One such player well-versed in Rutgers' culture, and the offense, is class of 2012 quarterback Malik Bush of Hackensack (N.J.) High.
Bush's brother, Malcolm, is a tight end at Rutgers and his high school coach, Mike Miello, is a former Scarlet Knights assistant coach.
"I've been to Rutgers a few times and they've seen me play, and they've seen my tape," Bush said. "They talked about a verbal offer, but it's not really official.
"I know a lot about Rutgers. I know more about it than any other school because my brother goes there, and my high school coach used to coach there, so it's basically like my high school now. Football-wise, it's the same stuff."
Bush was slated to camp at Rutgers, but did not because of shoulder injury.
But it hasn't dampened his enthusiasm for his home state school, or where he wants to play in college.
"I thought about it before. I'd like to stay in Jersey," Bush said. "I want to stay close. I like Rutgers a lot. I talk to (assistant) coach (Chris) Hewitt a lot. He tells me to keep working hard and my high school coach will do good things with me."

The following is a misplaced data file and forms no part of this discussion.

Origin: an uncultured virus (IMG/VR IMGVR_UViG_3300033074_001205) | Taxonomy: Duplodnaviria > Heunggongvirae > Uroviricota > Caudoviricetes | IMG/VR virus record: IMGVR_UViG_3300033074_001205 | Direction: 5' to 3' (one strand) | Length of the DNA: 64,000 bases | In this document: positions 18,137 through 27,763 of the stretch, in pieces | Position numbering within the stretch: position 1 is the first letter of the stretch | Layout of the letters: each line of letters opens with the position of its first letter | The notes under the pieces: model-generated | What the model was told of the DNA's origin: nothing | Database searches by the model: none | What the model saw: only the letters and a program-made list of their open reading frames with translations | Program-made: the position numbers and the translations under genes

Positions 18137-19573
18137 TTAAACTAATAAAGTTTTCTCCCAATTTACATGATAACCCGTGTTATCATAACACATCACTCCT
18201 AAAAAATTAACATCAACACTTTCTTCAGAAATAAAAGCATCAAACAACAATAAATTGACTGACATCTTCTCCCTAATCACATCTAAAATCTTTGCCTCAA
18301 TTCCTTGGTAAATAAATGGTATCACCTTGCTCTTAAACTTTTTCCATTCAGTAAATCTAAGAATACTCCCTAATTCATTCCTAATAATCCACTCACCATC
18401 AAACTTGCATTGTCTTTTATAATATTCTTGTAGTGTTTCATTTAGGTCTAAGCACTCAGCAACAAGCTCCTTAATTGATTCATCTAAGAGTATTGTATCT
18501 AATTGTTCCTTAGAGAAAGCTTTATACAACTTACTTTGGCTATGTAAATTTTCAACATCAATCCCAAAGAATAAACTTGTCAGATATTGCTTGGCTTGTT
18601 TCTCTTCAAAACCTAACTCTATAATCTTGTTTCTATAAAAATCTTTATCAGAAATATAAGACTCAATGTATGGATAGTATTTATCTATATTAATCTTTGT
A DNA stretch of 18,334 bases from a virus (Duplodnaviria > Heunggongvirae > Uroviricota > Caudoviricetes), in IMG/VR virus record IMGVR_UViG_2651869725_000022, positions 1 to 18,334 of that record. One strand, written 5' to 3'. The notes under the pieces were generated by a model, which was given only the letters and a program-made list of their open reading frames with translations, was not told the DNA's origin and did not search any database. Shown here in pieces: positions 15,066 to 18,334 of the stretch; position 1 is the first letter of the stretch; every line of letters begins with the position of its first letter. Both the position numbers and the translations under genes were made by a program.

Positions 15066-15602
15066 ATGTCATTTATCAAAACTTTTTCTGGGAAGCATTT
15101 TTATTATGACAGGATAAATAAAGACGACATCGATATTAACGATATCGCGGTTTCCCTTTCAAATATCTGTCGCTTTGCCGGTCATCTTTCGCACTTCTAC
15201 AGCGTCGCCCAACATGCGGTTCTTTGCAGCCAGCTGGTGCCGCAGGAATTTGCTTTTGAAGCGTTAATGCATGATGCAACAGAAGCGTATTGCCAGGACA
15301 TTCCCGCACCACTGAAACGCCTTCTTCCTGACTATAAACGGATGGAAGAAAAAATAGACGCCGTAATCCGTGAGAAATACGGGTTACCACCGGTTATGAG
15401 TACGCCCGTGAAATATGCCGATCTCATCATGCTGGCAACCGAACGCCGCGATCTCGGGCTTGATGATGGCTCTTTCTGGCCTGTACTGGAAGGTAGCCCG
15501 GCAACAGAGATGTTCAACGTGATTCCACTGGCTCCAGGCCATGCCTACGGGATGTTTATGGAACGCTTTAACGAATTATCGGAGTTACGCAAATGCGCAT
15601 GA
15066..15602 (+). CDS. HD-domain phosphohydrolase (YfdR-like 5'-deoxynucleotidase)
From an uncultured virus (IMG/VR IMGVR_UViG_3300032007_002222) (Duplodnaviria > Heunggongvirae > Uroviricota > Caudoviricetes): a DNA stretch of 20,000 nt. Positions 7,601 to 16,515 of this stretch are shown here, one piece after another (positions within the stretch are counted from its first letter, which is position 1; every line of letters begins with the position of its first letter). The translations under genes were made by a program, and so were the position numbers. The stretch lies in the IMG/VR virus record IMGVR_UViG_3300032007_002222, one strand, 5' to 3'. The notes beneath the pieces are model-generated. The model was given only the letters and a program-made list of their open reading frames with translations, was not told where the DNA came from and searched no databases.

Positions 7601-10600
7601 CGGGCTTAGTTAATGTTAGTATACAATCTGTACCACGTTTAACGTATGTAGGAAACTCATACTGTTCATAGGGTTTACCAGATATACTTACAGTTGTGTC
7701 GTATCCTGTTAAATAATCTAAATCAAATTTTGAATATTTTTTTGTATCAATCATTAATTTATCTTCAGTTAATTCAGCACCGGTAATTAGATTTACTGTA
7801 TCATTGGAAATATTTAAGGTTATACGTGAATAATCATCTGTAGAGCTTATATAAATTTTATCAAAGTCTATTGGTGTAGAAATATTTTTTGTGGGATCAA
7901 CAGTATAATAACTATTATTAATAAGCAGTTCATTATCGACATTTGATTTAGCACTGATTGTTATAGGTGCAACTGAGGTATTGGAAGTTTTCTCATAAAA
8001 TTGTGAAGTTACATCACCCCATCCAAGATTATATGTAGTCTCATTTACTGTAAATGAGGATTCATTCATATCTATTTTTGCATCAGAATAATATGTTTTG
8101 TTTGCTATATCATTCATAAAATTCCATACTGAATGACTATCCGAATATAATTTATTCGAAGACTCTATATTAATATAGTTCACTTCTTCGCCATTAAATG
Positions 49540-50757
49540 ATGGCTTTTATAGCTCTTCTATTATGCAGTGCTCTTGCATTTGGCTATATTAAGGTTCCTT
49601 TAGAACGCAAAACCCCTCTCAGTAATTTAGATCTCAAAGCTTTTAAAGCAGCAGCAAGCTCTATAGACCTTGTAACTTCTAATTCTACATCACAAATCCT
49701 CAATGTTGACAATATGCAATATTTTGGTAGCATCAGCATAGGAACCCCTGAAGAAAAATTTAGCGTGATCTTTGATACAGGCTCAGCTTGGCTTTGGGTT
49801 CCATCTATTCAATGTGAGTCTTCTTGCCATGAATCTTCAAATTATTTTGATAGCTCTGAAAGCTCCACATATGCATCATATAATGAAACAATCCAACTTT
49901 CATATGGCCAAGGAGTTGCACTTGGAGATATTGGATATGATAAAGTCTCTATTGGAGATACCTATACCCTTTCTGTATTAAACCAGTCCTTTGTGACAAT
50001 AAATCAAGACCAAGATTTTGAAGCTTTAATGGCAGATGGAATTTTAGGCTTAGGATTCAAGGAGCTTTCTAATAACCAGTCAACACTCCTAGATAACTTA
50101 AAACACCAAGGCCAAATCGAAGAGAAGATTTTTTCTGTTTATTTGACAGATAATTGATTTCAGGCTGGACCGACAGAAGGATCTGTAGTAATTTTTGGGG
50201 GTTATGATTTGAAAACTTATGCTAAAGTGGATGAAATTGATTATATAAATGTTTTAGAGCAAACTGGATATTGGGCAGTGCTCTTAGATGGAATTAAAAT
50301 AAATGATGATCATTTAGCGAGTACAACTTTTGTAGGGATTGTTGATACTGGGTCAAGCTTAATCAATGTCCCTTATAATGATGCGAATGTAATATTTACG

The only camp Bush attended this summer was at Miami, which previously gave him strong feedback after watching his highlight tape.
"It was a good experience," Bush said. "You learn some mechanics and basically where you're at against other players from around the country. I think I did pretty good, but I just have to work on some fundamental stuff with my mechanics. It's keeping the ball up."
Bush also got a chance to look around Miami's campus and check out a few of the facilities. "I enjoyed it," he said. "I liked the weather the most. It feels pretty nice. And I like the weight room, too."
As a sophomore, Bush threw for approximately 700 yards and eight touchdowns, and also rushed for four touchdowns.
However, those numbers could change because of a shift in offensive philosophy.
"I like to move," Bush said. "Last year was more of a running offense, but this year we're changing it to somewhat of a spread, so I'll be doing both this year. It helps me a lot because under center you have to read all the defenses."